New American Standard Bible
"For then there will be a great tribulation, such as has not occurred since the beginning of the world until now, nor ever will.
King James Bible
For then shall be great tribulation, such as was not since the beginning of the world to this time, no, nor ever shall be.
Darby Bible Translation
for then shall there be great tribulation, such as has not been from the beginning of the world until now, nor ever shall be;
World English Bible
for then there will be great oppression, such as has not been from the beginning of the world until now, no, nor ever will be.
Young's Literal Translation
for there shall be then great tribulation, such as was not from the beginning of the world till now, no, nor may be.
Matthew 24:21 Parallel
CommentaryBarnes' Notes on the Bible
There shall be great tribulation - The word "tribulation" means calamity or "suffering." Luke Luk 21:24 has specified in what this tribulation would consist: "They shall fall by the edge of the sword, and shall be led away captive into all nations, and Jerusalem shall be trodden down of the Gentiles, until the times of the Gentiles shall be fulfilled." That is, until the time allotted for the Gentiles "to do it" shall be fully accomplished, or as long as God is pleased to suffer them to do it.
The first thing mentioned by Luke is, that they should fall "by the edge of the sword" - that is, would be slain in war, as the sword was then principally used in war. This was most strikingly fulfilled. Josephus, in describing it, uses almost the very words of our Saviour. "All the calamities, says he, which had befallen any nation from the beginning of the world" were but small in comparison with those of the Jews. - Jewish Wars, b. i. preface, section 4.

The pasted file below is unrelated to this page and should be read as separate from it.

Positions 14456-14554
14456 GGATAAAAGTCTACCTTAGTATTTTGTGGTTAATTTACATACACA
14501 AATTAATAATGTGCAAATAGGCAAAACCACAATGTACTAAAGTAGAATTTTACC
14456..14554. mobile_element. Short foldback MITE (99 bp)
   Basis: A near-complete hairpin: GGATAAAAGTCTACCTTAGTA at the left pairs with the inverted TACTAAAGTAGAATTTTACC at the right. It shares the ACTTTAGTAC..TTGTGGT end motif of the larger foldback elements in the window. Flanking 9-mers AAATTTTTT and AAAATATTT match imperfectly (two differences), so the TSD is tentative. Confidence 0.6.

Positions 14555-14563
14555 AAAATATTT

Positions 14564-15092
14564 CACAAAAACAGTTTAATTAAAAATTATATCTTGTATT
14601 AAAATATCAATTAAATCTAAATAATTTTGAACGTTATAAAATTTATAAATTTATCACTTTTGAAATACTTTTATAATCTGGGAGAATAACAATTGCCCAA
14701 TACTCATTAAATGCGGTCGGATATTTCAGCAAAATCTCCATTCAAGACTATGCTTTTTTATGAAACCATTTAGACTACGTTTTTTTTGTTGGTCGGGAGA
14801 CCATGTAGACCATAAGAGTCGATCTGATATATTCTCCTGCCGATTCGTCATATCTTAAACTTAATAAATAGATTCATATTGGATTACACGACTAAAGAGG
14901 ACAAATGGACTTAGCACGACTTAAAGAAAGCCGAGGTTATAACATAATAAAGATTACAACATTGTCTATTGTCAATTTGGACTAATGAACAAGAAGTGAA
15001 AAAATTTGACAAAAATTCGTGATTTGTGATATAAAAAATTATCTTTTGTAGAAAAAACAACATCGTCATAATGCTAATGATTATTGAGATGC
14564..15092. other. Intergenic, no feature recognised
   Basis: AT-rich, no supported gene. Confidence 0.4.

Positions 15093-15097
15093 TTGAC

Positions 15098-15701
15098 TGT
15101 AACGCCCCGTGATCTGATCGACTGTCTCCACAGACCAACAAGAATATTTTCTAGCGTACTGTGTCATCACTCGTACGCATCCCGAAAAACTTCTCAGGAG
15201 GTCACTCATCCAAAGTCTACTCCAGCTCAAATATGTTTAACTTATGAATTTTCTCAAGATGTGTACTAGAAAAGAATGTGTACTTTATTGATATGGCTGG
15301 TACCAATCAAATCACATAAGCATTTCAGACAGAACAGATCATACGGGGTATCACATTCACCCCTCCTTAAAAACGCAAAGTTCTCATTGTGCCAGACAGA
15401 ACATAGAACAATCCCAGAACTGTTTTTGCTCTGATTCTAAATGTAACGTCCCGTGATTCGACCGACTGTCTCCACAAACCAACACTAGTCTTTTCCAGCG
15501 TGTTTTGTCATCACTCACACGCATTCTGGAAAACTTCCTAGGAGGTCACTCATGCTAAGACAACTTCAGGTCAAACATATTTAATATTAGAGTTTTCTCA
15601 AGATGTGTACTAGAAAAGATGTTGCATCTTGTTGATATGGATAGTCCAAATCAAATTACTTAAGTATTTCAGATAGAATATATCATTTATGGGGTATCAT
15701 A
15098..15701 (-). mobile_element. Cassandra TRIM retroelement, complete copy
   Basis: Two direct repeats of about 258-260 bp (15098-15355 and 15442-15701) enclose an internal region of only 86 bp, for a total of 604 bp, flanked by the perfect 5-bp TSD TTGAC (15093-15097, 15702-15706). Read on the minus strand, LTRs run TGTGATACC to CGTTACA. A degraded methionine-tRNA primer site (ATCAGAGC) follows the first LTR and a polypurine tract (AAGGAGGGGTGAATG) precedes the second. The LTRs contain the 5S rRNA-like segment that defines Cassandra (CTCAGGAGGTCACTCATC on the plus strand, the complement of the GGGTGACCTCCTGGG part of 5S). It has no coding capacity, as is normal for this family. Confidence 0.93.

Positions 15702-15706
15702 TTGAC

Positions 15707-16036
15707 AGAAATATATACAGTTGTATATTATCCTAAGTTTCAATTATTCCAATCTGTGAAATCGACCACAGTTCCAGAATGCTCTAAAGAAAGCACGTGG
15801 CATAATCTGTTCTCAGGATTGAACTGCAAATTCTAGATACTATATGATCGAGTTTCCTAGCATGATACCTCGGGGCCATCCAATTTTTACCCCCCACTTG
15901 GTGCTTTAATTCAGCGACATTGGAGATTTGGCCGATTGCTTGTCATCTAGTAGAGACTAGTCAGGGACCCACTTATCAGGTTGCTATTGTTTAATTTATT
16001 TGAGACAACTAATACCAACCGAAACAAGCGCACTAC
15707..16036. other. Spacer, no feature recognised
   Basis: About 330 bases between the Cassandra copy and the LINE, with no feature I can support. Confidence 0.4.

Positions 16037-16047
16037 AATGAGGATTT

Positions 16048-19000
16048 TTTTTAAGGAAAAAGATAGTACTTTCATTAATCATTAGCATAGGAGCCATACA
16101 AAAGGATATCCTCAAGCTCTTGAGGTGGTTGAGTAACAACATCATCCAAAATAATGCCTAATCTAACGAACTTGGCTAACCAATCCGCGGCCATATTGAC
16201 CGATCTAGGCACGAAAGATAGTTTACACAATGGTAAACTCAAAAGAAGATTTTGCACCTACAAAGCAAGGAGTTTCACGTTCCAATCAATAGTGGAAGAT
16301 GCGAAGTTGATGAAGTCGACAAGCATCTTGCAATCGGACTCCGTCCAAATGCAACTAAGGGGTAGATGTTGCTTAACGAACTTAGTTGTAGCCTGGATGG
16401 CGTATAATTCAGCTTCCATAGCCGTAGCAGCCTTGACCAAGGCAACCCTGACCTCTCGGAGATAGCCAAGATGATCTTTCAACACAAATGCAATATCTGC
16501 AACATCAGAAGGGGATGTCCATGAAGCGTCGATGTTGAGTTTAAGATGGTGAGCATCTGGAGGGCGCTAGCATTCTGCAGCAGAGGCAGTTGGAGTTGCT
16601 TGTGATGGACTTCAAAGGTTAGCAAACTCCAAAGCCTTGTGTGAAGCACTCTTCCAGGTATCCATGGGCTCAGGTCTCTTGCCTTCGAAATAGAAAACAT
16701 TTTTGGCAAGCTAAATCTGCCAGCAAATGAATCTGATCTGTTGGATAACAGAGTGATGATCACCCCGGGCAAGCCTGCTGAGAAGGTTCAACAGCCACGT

He has given the following account of one part of the massacre when the city was taken: "And now, rushing into the city, they slew whomsoever they found, without distinction, and burned the houses and all the people who had fled into them; and when they entered for the sake of plunder, they found whole families of dead persons, and houses full of carcasses destroyed by famine, then they came out with their hands empty. And though they thus pitied the dead, they had not the same emotion for the living, but killed all they met, whereby they filled the lanes with dead bodies. "The whole city ran with blood," insomuch that many things which were burning were extinguished by the blood." - "Jewish Wars," b. 6 chapter 8, section 5; chapter 9, section 2, 3. He adds that in the siege of Jerusalem not fewer than "eleven hundred thousand" perished (Jewish Wars, b. 6 chapter 9, section 3) - a number almost half as great as are in the whole city of London. In the adjacent provinces no fewer than "two hundred and fifty thousand" are reckoned to have been slain; making in all whose deaths were ascertained the almost incredible number of "one million three hundred and fifty thousand" who were put to death.
These were not, indeed, all slain with the sword. Many were crucified. "Many hundreds," says Josephus ("Jewish Wars," b. v. chapter 11, section 1), "were first whipped, then tormented with various kinds of tortures, and finally crucified; the Roman soldiers nailing them (out of the wrath and hatred they bore to the Jews), one after one way and another after another, to crosses, "by way of jest," until at length the multitude became so great that room was lacking for crosses, and crosses for the bodies." So terribly was their imprecation fulfilled - "his blood be on us and on our children," Matthew 27:25. If it be asked how it was possible for so many people to be slain in a single city, it is to be remembered that the siege of Jerusalem commenced during the time of the Passover, when all the males of the Jews were required to be there, and when it is estimated that more than "three million" were usually assembled. See Josephus, Jewish Wars, b. 6 chapter 9, section 3, 4.